Oregon Coast Aquarium — don’t trust the shark divers

by Steve, August 2nd, 2009

keeping coolWe spent a couple days at the Oregon coast (highs of 60-65) after several days of 100+ in Portland with lows around 75. It’s still hot in Portland. We paid a visit (and a whole lot of simoleons) to the Oregon Coast Aquarium.

Maybe they’ll use some of that dough to send their shark divers to shark school.
around and around and around

In the window where you used to be able to watch not-Free Willy swim by, divers float amongst sharks and talk about them. They even take questions from the audience.

A kid asked, “What’s the biggest shark,” and the diver hemmed and hawed for a while before saying “Great White.”
In the shark tank, Oregon coast Aquarium

The MC in the auditorium asked the diver, “What about the Whale Shark?” The diver said “I don’t know if that’s a whale or a shark.”

At this point, 7-year-old Jr., who knows pretty much everything there is to know about sharks, walked out. (Jr.: The Whale shark is, in fact, the largest living shark.)

The diver went on to say he was pretty sure whale sharks are vegetarians (Jr.: they’re not, though they feed mainly on tiny phyto- and zooplankton).

If you go to the Oregon Coast Aquarium, my kid is available for consultations.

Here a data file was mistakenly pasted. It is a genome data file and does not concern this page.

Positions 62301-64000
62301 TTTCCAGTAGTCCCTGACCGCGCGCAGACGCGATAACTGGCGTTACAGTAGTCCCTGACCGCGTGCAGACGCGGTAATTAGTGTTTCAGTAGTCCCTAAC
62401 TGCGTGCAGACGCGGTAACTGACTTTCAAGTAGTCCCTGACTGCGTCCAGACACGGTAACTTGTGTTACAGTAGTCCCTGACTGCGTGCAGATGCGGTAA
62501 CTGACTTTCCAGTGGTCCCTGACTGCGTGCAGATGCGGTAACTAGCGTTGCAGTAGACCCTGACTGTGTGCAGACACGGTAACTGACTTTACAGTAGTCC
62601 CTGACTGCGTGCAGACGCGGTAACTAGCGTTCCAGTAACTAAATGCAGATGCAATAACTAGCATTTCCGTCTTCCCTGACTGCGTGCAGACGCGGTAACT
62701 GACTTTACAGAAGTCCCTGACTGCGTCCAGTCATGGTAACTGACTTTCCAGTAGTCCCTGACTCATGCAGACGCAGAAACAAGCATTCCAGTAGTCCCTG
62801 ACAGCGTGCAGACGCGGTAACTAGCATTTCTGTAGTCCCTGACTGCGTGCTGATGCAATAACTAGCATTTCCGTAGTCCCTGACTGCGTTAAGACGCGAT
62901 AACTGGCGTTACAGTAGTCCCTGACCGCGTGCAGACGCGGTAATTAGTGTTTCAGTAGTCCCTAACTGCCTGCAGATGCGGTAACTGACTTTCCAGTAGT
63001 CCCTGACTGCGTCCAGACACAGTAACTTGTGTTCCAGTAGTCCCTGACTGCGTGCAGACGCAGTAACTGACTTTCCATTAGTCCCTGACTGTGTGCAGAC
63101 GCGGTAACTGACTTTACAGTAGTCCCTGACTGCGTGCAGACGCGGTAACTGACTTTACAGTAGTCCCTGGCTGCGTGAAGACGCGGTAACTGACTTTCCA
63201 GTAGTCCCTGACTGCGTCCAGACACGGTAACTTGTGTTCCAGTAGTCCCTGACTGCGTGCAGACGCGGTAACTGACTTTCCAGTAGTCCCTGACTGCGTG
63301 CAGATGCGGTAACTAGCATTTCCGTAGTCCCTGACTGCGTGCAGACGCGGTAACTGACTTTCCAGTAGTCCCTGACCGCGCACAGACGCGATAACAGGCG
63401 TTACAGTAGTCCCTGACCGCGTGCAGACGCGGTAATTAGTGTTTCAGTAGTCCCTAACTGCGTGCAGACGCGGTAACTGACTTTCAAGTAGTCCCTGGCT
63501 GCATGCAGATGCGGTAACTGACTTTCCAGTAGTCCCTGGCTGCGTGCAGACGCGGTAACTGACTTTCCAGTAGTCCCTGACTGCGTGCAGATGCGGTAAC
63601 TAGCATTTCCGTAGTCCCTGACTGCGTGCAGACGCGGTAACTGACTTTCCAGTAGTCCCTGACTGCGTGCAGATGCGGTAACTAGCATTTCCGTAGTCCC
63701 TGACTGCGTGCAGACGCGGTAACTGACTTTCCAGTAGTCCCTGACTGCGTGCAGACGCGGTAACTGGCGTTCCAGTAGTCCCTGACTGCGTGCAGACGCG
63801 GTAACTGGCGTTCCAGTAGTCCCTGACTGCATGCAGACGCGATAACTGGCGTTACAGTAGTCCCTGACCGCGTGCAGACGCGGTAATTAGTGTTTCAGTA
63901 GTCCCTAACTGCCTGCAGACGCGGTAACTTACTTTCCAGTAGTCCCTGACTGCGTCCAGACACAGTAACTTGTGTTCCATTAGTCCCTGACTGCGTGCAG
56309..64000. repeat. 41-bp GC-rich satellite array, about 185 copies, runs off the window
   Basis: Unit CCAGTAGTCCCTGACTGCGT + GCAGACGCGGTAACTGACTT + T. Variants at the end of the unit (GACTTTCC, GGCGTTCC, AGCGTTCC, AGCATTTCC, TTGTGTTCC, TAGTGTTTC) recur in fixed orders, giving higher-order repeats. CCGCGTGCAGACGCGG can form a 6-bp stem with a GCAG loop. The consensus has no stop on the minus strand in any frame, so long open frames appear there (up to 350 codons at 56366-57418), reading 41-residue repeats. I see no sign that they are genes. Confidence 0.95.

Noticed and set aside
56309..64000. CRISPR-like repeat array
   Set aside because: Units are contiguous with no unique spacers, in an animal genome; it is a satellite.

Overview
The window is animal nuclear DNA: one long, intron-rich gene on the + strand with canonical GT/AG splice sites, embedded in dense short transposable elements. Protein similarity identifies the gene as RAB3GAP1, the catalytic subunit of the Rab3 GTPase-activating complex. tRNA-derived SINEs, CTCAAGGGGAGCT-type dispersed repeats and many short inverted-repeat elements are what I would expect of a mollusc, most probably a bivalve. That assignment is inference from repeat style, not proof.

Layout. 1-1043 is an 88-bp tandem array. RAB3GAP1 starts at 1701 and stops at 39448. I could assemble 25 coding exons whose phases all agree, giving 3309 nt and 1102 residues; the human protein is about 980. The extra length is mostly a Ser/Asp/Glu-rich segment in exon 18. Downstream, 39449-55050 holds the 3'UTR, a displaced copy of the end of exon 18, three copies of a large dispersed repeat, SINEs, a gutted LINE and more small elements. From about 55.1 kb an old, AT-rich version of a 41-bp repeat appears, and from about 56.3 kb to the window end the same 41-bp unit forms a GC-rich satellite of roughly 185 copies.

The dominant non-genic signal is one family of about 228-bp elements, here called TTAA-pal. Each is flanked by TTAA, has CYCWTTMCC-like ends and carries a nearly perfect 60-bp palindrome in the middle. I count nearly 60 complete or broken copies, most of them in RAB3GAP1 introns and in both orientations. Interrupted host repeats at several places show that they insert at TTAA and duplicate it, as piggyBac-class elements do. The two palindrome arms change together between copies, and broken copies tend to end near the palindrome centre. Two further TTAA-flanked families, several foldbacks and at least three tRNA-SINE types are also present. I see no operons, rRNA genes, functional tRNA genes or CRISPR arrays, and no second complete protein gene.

Connie Hansen’s Garden

by Steve, July 9th, 2009

A great place to spend a quiet and peaceful Fourth of July.
Connie Hansen's Garden

Of course, we hit the beach, too, and enjoyed visiting tide pools left by unusually low tides.
Tide pool

Here are a few more photos from our trip. If you want to rent a beach house in Lincoln City or Gleneden Beach, give Virginia a call.

White Line Fever

by Steve, August 19th, 2007

photo-entryI grew up road tripping family style. Starting with a coast-to-coast odyssey in a playpen in the back of a VW Microbus, and working my way through car, train, bus, truck and plane trips of all sorts through most of the United States and Mexico and parts of Canada and Europe.


San Rafael Reef, Utah

My traveling days, along with my ability to live out out of a backpack for months at a time, ended when I had two children. Or so it seemed. This summer, with the little ones getting bigger and with the aid of such niceties I never knew — like air conditioning and DVD players — we embarked on our first epic family road trip across the iconic landscapes of the American West. Twenty-six hundred miles of desert, forest, rock, canyon, mountain and gorge.


Shoshone Falls, Idaho

The joy of going overland is that the journey becomes a major part of the trip, rather than an annoyance to put up with on the way somewhere else. I love seeing the landscape change as I go. Read the rest of this entry »